Learning to knit was not something that came easily. Many of the women in my family have been knitters. At least two of my great-grandmothers, both of my grandmothers, as well as assorted aunts and cousins. I took so easily to other crafts that my father’s mother, my Nona, taught me to knit and sew at a young age.
At that age hand sewing was far more interesting for me but still it was too slow of a process. I was making friendship bracelets and other jewelry all the time. Even the most complicated piece didn’t take more than a few days if I set my mind to it. Sewing could only captivate my young and voracious mind for so long.
Knitting was even worse. I mastered the basic knit stitch pretty quickly. Then I tried to purl. For whatever reason I hated that second stitch. I sincerely cannot remember what it was about it but my young hands just didn’t like switching from one to the other. I dropped a stitch while knitting a square, and didn’t notice until the whole thing began to unravel. Frustrated and in tears, I tossed it aside, vowing that I would never knit again.
It was half a dozen years or so before I picked up a pair of needles. Every summer I have the luxury of spending a few weeks with my father’s brother and sister and their families. We stay in a couple of cabins on Vancouver Island. The times that we are not exploring the forest or ocean we do a lot of crafts.
One sunny day I approached our picnic table and discovered my Nona teaching my sister and younger cousins to knit. All of my anger at the unraveling square vanished in a strange surge of jealousy. I picked up a pair of needles, a spare ball of wool, and watched as Nona led them through the process of casting on. I couldn’t just admit that I didn’t remember how.
My second go at knitting lasted a bit longer than the first. I figured out how to purl without losing my stitches or my sanity. I knit myself a scarf. Grand plans to knit my friends scarves or socks for Christmas danced through my head. Then something else drew my attention away. School, friends, a boy, a new project.
Yet again my needles sat idly in my craft bin. The closest thing they had to contact with wool were the dust bunnies that shared the bin with them. It was around this time, while I was in college, that my grandmother knit me my first Cowichan wool sweater. Traditionally the First Nations of the Pacific North West knit these sweaters in heavy buffalo wool. They are adorned with patterns and motifs inspired by the local wilderness and animals.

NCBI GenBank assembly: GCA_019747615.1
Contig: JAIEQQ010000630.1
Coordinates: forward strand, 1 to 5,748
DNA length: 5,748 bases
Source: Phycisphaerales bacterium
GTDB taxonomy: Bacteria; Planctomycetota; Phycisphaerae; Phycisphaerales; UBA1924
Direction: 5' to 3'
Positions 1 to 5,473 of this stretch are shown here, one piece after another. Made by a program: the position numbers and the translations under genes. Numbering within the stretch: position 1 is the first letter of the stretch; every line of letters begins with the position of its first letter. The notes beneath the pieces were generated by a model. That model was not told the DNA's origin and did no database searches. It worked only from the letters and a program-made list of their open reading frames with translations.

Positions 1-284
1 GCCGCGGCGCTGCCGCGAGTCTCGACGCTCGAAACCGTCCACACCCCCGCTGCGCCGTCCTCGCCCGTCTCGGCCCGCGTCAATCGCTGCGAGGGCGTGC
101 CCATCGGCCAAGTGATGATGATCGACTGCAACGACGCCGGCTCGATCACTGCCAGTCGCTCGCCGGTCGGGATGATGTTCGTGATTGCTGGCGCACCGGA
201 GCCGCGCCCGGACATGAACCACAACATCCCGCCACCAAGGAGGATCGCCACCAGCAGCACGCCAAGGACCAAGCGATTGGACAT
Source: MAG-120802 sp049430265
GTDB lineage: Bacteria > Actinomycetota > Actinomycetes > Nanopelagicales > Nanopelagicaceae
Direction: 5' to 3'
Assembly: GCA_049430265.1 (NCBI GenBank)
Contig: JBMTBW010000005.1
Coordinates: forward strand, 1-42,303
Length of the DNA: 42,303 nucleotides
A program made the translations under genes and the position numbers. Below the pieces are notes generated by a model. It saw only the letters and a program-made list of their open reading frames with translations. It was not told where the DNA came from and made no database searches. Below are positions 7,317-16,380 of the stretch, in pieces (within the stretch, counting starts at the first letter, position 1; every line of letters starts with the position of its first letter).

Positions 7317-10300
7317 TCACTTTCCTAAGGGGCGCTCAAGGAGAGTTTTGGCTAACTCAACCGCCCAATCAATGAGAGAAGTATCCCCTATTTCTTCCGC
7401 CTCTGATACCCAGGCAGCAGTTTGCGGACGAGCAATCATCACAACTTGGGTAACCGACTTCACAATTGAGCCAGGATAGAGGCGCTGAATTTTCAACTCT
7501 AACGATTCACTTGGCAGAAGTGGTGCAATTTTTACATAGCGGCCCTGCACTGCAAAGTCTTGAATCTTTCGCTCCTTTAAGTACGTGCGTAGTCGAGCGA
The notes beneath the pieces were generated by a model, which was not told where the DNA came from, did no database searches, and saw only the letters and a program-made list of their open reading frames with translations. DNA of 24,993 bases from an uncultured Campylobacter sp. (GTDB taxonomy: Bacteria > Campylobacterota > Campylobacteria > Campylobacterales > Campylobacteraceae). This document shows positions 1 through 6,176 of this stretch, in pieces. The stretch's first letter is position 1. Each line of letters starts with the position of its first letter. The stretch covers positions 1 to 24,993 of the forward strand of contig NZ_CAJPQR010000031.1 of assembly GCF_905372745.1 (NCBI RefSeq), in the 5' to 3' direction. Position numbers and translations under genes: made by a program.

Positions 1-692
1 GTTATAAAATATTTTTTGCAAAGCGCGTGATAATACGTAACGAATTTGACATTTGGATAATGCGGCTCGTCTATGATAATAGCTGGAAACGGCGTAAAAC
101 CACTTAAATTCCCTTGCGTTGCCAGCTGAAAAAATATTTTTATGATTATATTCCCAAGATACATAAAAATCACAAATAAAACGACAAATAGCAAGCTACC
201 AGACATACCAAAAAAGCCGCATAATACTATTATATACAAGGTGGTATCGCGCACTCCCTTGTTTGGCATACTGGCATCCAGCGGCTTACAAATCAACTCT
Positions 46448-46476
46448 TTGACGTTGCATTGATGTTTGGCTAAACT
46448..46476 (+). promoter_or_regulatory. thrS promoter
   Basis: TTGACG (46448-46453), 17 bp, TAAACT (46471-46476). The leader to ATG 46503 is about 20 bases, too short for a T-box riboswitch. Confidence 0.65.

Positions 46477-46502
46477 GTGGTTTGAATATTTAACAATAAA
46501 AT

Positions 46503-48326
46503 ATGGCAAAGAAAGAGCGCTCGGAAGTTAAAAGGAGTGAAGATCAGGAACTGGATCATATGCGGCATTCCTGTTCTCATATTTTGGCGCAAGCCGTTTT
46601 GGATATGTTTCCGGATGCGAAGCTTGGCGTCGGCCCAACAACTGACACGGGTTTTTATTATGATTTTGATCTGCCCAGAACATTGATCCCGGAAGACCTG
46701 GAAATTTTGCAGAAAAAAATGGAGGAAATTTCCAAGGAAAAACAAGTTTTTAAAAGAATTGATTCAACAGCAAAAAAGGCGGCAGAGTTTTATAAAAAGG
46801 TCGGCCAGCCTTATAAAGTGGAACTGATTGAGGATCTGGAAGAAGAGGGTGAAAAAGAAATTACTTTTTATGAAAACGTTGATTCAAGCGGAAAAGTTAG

I didn’t want a sweater knit from buffalo wool. I had seen them, and tried a few on, in a vintage store. As comfortable as it was, I felt like I was being weighed down. So I presented my grandmother with a bit of a challenge: take a pattern meant for very heavy wool and adjust it accordingly to the lighter but still chunky wool that I deemed appropriate.
Next step, was finding a pattern. Luckily we had a helpful family friend who hunted down a few on the internet and enlarged them. The end result was a grey sweater with orca whales on the back and front pieces. A wave motif borders the bottom and top of the sweater. It was miles too big for me. A symptom of adjusting the pattern. Afraid of making it too small in the new wool, she knit one of the largest sizes.
I was perfectly happy with the bulky sweater that fit over everything. I have it still, and wear it often. The wool pills more and more, leaving dots of grey behind on all of my other clothing. I have had to sew the zipper back in more than once. Its the most comfortable thing I own.
Nona was never happy with it and after I came home from traveling I received my second orca sweater. This one was blue, knit out of a higher quality wool, and a much better fit for my body. I appreciated the gesture. As an artist I understand the hatred one can have for something that didn’t turn out quite the way they wanted it. I do love my orca 2.0. Still, I wear the giant grey one more often than not.
One of my least favourite cliches is “third time’s the charm”. As with so many cliches it’s horrible because so often it turns out to be true. Such was the case with knitting. My third and final attempt to learn to knit was during winter 2015.
Duncan had moved from Scotland to Canada several months before. We stayed in the Lower Mainland for the summer, but both of us wanted to work a mountain season. Fernie, BC was our chosen spot. A little two bedroom apartment became our home. Sharing it with us were another couple, Rose and Damien.
All four of us were moved in and ready to go for the start of the winter season. Unfortunately, the snow had other plans. Lack of snow meant lack of work. Rose began knitting in her spare time. At first I watched out of the corner of my eye but I had little interest. Then she bought some circular needles and jumped straight into making a hat.
I was amazed at her audacity. She was a beginning knitter, what insanity led her to think she could just make a hat like that? The funny thing was, she could. And she did. It was a gorgeous fair isle tam that Damien wore with pride. Suddenly my brain began turning.
I picked up some knitting needles, started clicking away. After an infinity scarf to remind myself what I was doing I jumped straight into a cabled blanket. And then a fair-isle hat.
By the time the winter was waning, visions of sweaters danced in my head. That had been my goal the entire time. Scarfs are pretty, socks are comfortable and blankets are warm. But the Cowichan sweaters… I could never get them out of my mind. The ultimate combination of art and function. I knew I had to make one, or give up on knitting forever.
But that is another story.